Assembly'2004 party report

By Milan Kolarovic (a.k.a. Acumen)

From 5th to the 8th of August, it was here once again for the 13th time. It was already my 6th time, and each year I get that "I'm too old for this" feeling stronger and stronger. I know I've grown older, that's a fact, but the nature of the event has changed over the years as well. The competitions however haven't changed all that much in the recent years, mainly just fine-tuning of smaller things here and there. One of the biggest upgrades to the competitions this year was perhaps the combining of wild demo and animation competitions. This proved to be a wise decision as the amount of entries in several other compos as well kept on decreasing dangerously low. More of that later on. The world's biggest demo-scene event was here again. This article views the event and competitions from my perspective and of those areas which I'm most interested in.

My own contribution to this year's event was minimal. Due to the lack of time and other things, my contribution this year was restricted to two pieces, one freestyle graphics competition work and one short-film competition entry the latter being actually a work-for-hire but which ended up at Assembly half by accident. Nevertheless, against all my expectations the event turned out to be quite a success again, even though this year served mostly as an "interval". I have to say that I personally enjoyed the end of July and beginning of August much more now that I wasn't having (too many) sleepless nights, although that's all just temporary as I'm getting ready for 2005 or 2006 with 'Project Focus' (working title). I'm probably up for one more sabbatical year (2005), but not inevitably, as new songs and ideas are already flying around.

Four sleepless days and three nights at the Hartwall Arena had lured again approx. 5000 full-weekend party visitors from all parts of Finland as well from abroad. The total number of visitors is presumably around 6000 to 7000 as there's an increasing number of single day visitors at the event. I had brought my own digicamera, Sony Mavica CD500, to the event. The four day sum was over 1GB worth of photos and video clips. However such point & shoot cameras aren't at their best in such low light situations at an event like this where you should boost up the ISOs to get acceptable shutter speeds, but then the small CCD/CMOS-chip would generate too much noise. Next year I'll have better photographs to contribute as I'm soon upgrading to Canon dSLR equipment. Enough of chitchat, let's take a look at what the Assembly brought for all of us this year.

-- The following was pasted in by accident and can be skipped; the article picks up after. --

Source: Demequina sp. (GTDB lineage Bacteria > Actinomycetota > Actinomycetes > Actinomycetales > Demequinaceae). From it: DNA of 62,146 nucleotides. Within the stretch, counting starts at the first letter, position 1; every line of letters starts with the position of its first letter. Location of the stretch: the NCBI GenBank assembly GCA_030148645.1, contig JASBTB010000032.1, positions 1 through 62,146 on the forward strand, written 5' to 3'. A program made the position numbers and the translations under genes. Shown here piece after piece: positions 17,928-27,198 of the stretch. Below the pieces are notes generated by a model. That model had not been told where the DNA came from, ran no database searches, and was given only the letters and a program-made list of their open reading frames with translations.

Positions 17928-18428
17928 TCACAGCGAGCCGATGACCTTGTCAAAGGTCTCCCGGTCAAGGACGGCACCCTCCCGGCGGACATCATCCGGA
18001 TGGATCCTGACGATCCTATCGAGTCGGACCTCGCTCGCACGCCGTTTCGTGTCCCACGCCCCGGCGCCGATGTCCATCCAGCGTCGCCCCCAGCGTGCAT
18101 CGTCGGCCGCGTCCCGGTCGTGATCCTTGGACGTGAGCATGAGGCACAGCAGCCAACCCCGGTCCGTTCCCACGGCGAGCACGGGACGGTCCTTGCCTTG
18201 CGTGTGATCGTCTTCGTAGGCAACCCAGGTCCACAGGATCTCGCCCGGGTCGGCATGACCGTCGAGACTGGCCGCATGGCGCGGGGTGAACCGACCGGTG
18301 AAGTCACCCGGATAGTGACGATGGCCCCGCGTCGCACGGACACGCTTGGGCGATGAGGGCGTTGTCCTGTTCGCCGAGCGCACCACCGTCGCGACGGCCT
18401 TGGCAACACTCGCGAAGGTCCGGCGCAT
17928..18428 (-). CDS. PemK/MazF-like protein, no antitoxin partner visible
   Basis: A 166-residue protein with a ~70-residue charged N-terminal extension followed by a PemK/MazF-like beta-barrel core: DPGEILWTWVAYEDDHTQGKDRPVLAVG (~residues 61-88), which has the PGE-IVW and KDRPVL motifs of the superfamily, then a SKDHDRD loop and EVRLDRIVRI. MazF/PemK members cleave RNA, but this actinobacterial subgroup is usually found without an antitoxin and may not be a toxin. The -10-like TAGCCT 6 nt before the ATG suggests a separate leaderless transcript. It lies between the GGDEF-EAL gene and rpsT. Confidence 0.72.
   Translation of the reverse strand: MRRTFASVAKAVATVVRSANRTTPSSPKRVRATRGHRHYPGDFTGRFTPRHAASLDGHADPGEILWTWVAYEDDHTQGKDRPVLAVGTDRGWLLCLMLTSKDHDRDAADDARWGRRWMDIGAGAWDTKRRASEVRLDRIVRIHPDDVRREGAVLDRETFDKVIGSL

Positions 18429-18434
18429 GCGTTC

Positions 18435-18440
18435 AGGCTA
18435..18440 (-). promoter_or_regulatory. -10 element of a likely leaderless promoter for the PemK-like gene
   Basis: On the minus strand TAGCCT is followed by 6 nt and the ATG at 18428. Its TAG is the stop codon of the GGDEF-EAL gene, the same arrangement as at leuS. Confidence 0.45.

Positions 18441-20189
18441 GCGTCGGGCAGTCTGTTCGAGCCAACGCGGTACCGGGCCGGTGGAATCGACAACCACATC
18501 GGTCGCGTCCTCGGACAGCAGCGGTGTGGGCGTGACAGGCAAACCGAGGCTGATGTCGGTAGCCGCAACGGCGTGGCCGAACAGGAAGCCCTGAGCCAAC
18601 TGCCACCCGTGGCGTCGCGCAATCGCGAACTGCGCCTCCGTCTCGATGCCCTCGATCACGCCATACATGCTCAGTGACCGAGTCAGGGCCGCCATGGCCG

Nutshell # 01: "The demo-scene is a subculture in the computer underground culture universe, dealing with the creative and constructive side of technology, proving that a computer can be used for much more than writing a letter in MS-Word and hence emphasizing computer technology as just another medium that can transport ideas and styles, show off skills and express opinions etc. Another theory says that it's just a bunch of "boozing computer nerds, programming weird, useless multimedia stuff." ~ PC Demoscene FAQ, by Thomas Gruetzmacher

The oldskool area had moved back to the ground floor level of the arena where it resided previously in 2001. A truly positive step as the "cellar" where the game heaven now laid had been a terrible heat trap and still was. I had my green VIP ticket on my wrist again this year, plus a nice door-to-door ride to and from the party to my home in a nice Volvo - things were ready to go.

Competitions in general

The number of different competitions has stayed approx. the same from year to year. Only a few cosmetic changes have been made here and there. The animation competition and the wild demo competition had been combined in to one single competition named "short film competition", which was a wise call due to the low amount of entries each year. In my last year's report I wrote about "how the rules and founding ideas of some competitions (e.g. vocal music compo) should perhaps be better defined in order to avoid unintended mix-ups" and by the looks of it my feedback got registered. The vocal competition's name was changed in to "freestyle music competition", but the rules as well as the idea behind the competition had stayed the same. In theory this change allowed more moving space for interpreting the rules, but in practice everything had stayed the same.

Music competitions

The number of entries in both freestyle and vocal music competitions was at perhaps its all time lowest, which raises concern for the years to follow. I've written about the diminishing factor in both the amount and quality of entries in prior years, and the direction is unfortunately still the same. In last year's report I wrote that the number of entries hadn't at that point in time reached a "panic button"-stage, this year I'd say it has.

I wouldn't be surprised at all if these two main music competitions would be combined as one big all-around music competition. In my opinion, it would be the best thing to do if the number of entries keeps moving in this direction. By joining in the music competitions as one big mp3 music competition, we would get both more quality, more entries and logically also twice as large a prize for the compo, which would help motivate people even further.